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Archive of posts filed under the Residential category.

Curtis Park-Five Points: 2460 Welton Update #1

As of recently, the Five Points neighborhood is starting to experience a housing boom, especially along the Welton Street Corridor. Back in June, we announced a new project, going up on the intersection of 25th and Welton Street, that will provide the neighborhood with 96 new units of housing.

Over the past few weeks, the project has broken ground, fences have been put up and excavation has begun. There will be two parts to this project: 14 townhome units and 82 apartment units. According to the site plan, the townhomes will be along Welton towards 24th Street and the apartment building will sit at the intersection of 25th and Welton Street.

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Here is a closer look at 2460 Welton, just peeking over the fence.

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As I was taking photos of this site, I realized that this project has one of the greatest amenities: a rail station less than a block away. This will be great when you need to catch the D-Line into Downtown Denver! The LEED-Silver project has a long ways to go with an anticipated completion about a year out.


Central Platte Valley: The Confluence Update #3

It’s been almost a year since our Update #2 on The Confluence, the proposed 34-story apartment tower at 15th and Little Raven. In that post, we provided the latest renderings of The Confluence and a detailed explanation behind the project’s site design concept. Since then, the project has been working its way through the development review process with the city while the development team has been finalizing the design.

We’re happy to report that there’s evidence at the site that construction on the tower may be getting underway soon!

In addition to a chain-link fence around the property and some other site prep work, this sign was just installed:

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The rendering on the sign appears to be very similar to the rendering in our Update #2 post, with only subtle tweaks apparent to some of the facade elements. We’re waiting to hear back from the developer, so hopefully we’ll have some official news to share with you soon about an upcoming groundbreaking.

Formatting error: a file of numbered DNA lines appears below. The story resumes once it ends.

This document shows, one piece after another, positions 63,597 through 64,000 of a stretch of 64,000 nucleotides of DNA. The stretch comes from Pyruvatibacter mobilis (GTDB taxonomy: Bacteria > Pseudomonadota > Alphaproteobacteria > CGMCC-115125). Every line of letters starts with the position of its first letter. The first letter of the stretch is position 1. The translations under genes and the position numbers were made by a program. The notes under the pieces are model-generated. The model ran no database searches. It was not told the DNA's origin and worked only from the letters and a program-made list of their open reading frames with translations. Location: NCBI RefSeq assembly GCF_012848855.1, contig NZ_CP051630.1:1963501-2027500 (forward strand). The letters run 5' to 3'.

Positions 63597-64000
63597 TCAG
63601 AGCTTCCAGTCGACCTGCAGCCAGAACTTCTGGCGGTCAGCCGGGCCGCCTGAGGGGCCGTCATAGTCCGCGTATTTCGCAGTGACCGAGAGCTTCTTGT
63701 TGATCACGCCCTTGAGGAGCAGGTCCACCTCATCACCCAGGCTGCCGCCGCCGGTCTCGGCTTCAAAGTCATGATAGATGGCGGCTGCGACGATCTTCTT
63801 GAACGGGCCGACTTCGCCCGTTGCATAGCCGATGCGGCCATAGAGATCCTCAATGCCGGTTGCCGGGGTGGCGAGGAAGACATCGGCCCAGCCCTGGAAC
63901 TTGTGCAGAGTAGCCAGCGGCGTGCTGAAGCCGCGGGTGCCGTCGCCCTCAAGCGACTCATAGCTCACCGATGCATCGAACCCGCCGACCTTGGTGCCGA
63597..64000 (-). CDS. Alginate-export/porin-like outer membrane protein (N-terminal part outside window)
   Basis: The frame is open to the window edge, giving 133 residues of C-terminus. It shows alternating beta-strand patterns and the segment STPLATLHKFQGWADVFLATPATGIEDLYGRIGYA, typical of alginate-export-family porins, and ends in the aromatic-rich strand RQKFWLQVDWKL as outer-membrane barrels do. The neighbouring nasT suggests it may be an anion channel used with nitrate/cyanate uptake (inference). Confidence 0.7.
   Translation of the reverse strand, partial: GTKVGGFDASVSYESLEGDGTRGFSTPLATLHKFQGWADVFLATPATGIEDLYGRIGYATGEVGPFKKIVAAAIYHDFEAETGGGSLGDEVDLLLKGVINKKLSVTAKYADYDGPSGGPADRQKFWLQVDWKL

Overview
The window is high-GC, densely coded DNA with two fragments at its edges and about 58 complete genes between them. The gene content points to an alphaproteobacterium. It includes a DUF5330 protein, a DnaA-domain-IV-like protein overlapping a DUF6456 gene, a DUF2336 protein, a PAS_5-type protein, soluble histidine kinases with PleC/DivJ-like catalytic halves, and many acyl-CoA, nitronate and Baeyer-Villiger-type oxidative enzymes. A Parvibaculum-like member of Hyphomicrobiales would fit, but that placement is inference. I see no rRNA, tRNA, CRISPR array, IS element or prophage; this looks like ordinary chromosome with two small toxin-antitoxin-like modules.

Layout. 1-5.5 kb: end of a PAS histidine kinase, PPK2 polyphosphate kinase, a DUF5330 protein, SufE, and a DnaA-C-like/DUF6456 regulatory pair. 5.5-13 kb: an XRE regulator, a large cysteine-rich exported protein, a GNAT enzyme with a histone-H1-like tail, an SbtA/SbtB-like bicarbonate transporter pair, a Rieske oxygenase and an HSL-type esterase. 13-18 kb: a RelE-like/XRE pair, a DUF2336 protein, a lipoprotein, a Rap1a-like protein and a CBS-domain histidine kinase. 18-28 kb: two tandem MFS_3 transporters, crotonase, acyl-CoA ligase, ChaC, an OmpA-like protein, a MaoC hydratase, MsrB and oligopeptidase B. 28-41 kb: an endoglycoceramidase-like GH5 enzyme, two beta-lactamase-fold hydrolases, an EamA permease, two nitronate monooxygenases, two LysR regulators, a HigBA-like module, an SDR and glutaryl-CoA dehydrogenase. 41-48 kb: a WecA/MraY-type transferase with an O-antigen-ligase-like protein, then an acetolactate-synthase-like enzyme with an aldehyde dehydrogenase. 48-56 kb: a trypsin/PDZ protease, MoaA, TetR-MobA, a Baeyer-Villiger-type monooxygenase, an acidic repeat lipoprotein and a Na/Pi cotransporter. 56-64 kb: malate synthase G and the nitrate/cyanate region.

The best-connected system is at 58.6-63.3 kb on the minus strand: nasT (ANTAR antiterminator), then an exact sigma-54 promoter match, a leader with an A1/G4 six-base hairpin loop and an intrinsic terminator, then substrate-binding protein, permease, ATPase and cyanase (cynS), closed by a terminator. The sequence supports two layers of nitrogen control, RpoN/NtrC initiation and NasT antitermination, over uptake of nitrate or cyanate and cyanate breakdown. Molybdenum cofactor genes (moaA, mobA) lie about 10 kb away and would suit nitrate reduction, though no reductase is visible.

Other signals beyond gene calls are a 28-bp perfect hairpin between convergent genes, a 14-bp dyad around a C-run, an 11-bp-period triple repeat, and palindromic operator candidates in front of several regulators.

In the meantime, we’ll leave you with this spectacular aerial image by our photo-taking guru Ryan Dravitz. The Confluence site is in the dead center of the photograph where an old one-story warehouse and gravel lot sit at the corner of 15th and Little Raven surrounded by the Central Platte Valley’s natural and urban landscapes.

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Speer: Speer Boulevard Apartments Update #1

As I mentioned in our previous post, a low elevation aerial point of view gives us the ability to really see how much impact a project is going to have on a particular site, in real time. For today’s update for the Speer Boulevard Apartments, we are going to take a look at the site from above.

The Speer Boulevard Apartments site has been buzzing with activity over the past few weeks. Excavation for the project is complete and a tower crane is now up at the site. Our announcement post on this project covered some very vague details and while there are no official renderings of the building, we do have some information. The Speer Boulevard Apartments will rise a total of six stories over 305 parking spaces and will provide the neighborhood with 221 apartment units. Here is an aerial with the project site outlined.

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The construction timeline is still unknown however, we suspect this project will be complete around late Fall 2015.


Golden Triangle: EnV Update #1

It’s hard to believe that we have not posted an update on EnV yet, minus featuring it in the Spring 2014: Downtown Denver Hole-in-the-Ground Census. However, I have a special post to kick off EnV’s first update.